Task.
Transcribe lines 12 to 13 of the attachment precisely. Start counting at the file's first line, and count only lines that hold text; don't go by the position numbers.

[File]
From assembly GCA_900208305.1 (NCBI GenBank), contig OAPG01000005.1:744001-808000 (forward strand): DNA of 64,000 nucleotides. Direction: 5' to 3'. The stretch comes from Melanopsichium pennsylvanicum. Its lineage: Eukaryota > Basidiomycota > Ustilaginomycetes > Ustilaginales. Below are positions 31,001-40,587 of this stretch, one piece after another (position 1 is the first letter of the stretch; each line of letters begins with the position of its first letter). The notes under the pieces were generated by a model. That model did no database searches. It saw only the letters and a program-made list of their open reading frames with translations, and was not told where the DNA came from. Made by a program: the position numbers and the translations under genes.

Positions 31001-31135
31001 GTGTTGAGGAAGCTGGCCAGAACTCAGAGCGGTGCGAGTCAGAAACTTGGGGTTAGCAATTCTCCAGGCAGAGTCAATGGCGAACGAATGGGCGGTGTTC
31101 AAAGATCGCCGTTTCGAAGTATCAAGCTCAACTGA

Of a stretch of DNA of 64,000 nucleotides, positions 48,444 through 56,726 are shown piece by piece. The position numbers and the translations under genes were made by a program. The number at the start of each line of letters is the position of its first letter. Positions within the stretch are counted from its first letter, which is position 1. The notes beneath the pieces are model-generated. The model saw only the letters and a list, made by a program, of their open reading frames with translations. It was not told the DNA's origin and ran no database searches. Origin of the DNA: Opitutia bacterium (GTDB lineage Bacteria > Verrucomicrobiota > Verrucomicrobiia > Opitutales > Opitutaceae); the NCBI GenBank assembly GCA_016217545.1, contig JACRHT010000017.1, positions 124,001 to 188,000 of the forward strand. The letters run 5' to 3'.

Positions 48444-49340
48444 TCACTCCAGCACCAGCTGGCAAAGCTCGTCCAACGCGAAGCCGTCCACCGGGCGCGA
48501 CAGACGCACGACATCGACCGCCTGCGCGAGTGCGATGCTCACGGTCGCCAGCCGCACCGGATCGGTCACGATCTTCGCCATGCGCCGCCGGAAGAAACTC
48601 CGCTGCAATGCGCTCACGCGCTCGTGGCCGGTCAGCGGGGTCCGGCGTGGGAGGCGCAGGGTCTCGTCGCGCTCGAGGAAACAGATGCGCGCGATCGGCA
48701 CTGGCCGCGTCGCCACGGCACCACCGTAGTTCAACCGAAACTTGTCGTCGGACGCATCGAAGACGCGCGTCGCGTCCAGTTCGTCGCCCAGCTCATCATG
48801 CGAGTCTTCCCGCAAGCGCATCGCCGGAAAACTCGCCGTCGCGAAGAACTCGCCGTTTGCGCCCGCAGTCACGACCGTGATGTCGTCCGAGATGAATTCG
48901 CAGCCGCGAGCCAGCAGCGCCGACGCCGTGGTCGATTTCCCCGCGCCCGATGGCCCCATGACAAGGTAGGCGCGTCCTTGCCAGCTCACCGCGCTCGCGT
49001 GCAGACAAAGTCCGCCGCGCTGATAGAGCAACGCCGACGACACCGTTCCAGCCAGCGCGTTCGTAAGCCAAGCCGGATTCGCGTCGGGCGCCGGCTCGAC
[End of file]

48901 CAGCCGCGAGCCAGCAGCGCCGACGCCGTGGTCGATTTCCCCGCGCCCGATGGCCCCATGACAAGGTAGGCGCGTCCTTGCCAGCTCACCGCGCTCGCGT
49001 GCAGACAAAGTCCGCCGCGCTGATAGAGCAACGCCGACGACACCGTTCCAGCCAGCGCGTTCGTAAGCCAAGCCGGATTCGCGTCGGGCGCCGGCTCGAC